The view from the Caste is unique, while the windows of the restored Venetian settlements are like frames of paintings of outstanding beauty, like a living museum where the exhibits are masterpieces of nature itself.  These settlements, the so-called Castle-houses, collapsed in their majority in 1956 along with the entire north-east side of the wall, when a tsunami as high as 25 m. hit the Island as a result of a strong earthquake.  Since then, there have been multiple intents of restoration from the authorities, not worthy though of the beauty of this citadel. Unfortunately, here also the lack of information with multilingual texts, with marked paths and other infrastructure, degrade even more the tourist value of this unique place. 

Chora of Astypalaia
After leaving the Castle, you can enjoy a more leisurely walk in the Chora and refill your energy by trying the “pougia” ("pouch" in Greek,  a kind of sweet pastry in the form of a pouch), “chlori” (a salty kind of cheese), or toffees with local honey and saffron and other local delicacies.  Some nice taverns and restaurants with a distinctive colour to enjoy these specialties are “Ageri” and “Barbarossa” in Chora while most of them are down to Pera Gialos, like “Akrogiali”, “Australia”, or the “Maistrali”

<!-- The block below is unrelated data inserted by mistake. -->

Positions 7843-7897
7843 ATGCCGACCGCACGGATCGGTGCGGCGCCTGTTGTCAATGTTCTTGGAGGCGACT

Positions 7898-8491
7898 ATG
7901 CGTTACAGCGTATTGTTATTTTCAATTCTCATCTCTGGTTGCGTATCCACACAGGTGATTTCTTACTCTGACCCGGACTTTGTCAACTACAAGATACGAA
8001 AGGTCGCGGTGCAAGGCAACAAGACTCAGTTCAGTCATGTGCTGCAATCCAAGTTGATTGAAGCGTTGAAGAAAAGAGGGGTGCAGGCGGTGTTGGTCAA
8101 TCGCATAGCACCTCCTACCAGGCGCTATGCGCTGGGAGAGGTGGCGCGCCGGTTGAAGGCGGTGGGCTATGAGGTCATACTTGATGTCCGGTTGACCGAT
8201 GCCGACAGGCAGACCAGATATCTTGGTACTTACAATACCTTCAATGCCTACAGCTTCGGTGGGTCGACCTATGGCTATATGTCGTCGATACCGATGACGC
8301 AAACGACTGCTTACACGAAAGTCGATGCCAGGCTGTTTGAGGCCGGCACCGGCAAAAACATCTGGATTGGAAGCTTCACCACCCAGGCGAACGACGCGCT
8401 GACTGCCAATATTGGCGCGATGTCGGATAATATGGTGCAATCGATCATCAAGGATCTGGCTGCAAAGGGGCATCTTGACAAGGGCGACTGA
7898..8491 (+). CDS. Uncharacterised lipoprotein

As the sunset arrives be sure to pay a visit to the unique terrace of “Archipelago” and taste its exceptional confectionery  where especially at night with the exquisitely illuminated Chora in front of you like a gem beneath the moonlight, you will live a magical experience that will accompany you forever. 

Sunny beaches, gloomy caves

Sea view from above
After you indulge in all the delights that the Chora has to offer, it is time for the charming beaches, the magical trails and the mysterious caves that await your visit.  The beaches are mostly pebbled, and many are quite small, you will not find here the Caribbean colours of Koufonissia, or the large sandy beaches of Rhodes, but the beaches of Astypalaia have this authenticity that you find in a landscape without much tourism, the calm and remote beauty waiting to be discovered. 

The largest are in Pera Gialos and Livadi (the most organized), and also in Marmari, in Steno and Vatses (further away), then there are the small and relatively easy to access as isTzanaki (a nudist beach), Papou, Agios Konstantinos, Maltezana and Schoinontas and finally there are the more remote beaches like Kaminakia, Psili Ammos, Agios Ioannis and Vathy – some of them more easily accessible by boat.  However, the beaches that really worth a visit require a beautiful ride by boat through the waves in order to reach the small islets of Koutsomyti and Kounoupa and dive in their clear emerald waters.